TORONTO-It's a wonder all independent tire dealers don't have chronic stiff necks-from constantly looking over their shoulders at the competition. As if they didn't have enough to worry about, yet another well-known name is trying to procure a king's ransom in sales in the automotive service industry.
Last November, Canadian-owned and -operated Speedy Muffler King Inc., for 36 years an under-the-car repair specialist, ventured into Canada's lucrative $500 million lube, oil and filter (LOF) service market-about the same time the chain launched a similar effort in the U.S.
That followed a move the Toronto-based company made in March 1993 to add tire sales, mounting, balancing and alignment services to its already established exhaust, brakes and suspension specialties.
As a matter of fact, John Manion, vice president and general manager, Canadian operations, is calling Speedy ``one of the largest'' Michelin- and BFGoodrich-brand tire retailers in Canada.
The name of the game continues to be ``customer service,'' and the addition of LOF and tires ``enables us to provide a wider range of under-the-car products and service,'' Mr. Manion said when the company rolled out LOF in Canada.
``Leading suppliers-such as Castrol, Walker, Michelin, BFGoodrich, Monroe and Hunter,'' he noted, give ``our customers added value, quality, and the most up-to-date technology available.''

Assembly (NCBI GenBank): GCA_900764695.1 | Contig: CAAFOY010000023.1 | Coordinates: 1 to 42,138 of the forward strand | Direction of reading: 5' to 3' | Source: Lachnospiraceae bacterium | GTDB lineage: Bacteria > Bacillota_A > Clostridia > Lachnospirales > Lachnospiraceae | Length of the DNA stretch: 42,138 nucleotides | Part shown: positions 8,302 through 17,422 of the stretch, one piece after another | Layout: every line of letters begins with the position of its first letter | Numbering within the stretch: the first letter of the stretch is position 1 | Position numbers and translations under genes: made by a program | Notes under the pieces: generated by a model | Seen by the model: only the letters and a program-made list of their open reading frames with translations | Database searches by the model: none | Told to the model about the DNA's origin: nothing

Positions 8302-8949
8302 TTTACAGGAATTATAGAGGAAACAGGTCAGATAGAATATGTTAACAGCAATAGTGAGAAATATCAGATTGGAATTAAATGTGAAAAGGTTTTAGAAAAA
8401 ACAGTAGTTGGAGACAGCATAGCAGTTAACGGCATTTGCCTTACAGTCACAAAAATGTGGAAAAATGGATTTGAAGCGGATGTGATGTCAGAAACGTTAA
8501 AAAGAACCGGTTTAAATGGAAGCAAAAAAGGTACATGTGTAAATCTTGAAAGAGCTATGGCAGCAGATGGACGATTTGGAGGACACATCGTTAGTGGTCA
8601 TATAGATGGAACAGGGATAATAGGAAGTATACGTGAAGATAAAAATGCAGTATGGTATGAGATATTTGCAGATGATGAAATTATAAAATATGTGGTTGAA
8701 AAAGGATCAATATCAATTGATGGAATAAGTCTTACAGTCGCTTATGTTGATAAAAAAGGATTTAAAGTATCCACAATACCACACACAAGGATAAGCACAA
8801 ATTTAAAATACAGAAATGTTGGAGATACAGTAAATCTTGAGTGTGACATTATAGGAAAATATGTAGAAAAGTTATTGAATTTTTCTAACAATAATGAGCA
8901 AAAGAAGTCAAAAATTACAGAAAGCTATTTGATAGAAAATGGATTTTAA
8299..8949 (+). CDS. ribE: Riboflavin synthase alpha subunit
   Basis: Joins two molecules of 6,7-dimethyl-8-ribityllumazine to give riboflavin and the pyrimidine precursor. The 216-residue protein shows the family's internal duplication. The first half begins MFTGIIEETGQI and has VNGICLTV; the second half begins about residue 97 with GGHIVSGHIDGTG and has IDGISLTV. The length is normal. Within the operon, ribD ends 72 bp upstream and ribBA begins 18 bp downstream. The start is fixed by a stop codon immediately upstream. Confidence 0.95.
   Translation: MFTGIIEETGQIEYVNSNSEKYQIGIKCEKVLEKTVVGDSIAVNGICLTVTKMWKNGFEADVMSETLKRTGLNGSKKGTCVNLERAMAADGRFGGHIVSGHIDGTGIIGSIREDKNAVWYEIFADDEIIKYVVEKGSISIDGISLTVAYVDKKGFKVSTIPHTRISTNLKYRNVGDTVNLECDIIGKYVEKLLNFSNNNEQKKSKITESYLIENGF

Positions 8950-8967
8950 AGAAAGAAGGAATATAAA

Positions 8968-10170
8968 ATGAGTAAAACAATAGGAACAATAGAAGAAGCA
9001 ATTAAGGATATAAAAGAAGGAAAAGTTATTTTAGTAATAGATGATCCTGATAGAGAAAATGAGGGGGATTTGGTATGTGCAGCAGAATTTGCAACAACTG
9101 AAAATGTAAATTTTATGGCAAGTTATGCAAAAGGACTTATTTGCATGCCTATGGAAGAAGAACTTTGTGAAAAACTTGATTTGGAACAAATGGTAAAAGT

The addition of tires and alignments to Speedy's roster was so well received in Canada that it prompted the company to add LOF. ``Customer demand and convenience have been the deciding factors in expanding our menu of services,'' he said.
As yet, the tire program has not been fully implemented throughout the chain's 150 company-owned and five franchise shops in Canada, but will expand on a store-by-store basis-depending on the availability of in-store space for alignment racks, according to Craig Robinson, Speedy's director of marketing in Canada.
A similar approach has been taken in the U.S., where at least half the chain's 204 company-owned and some of its 12 franchise shops now offer LOF services, and began selling tires and alignments about the same time as their Canadian counterparts.
Bill Catlin, Speedy's U.S. director of marketing, said the company has been gradually rolling out the tires and alignment program in the States, and should have it fully implemented by the end of 1994.
Speedy's U.S. outlets are concentrated in the Northeast, from New England south to the Baltimore/Washington, D.C. area, and west to Ohio and Michigan.
In the Midwest, the company also operates 54 shops and has 100 franchises under the Car-X banner, a chain acquired by Speedy several years ago that offers the same services as Speedy shops.
Originally, Speedy began limited tire marketing about a year ago, selling private label Atlas tires in some Canadian areas. ``We enjoyed some pretty good initial success,'' Mr. Robinson said, ``and that led us to investigate ways of expanding our tire business.''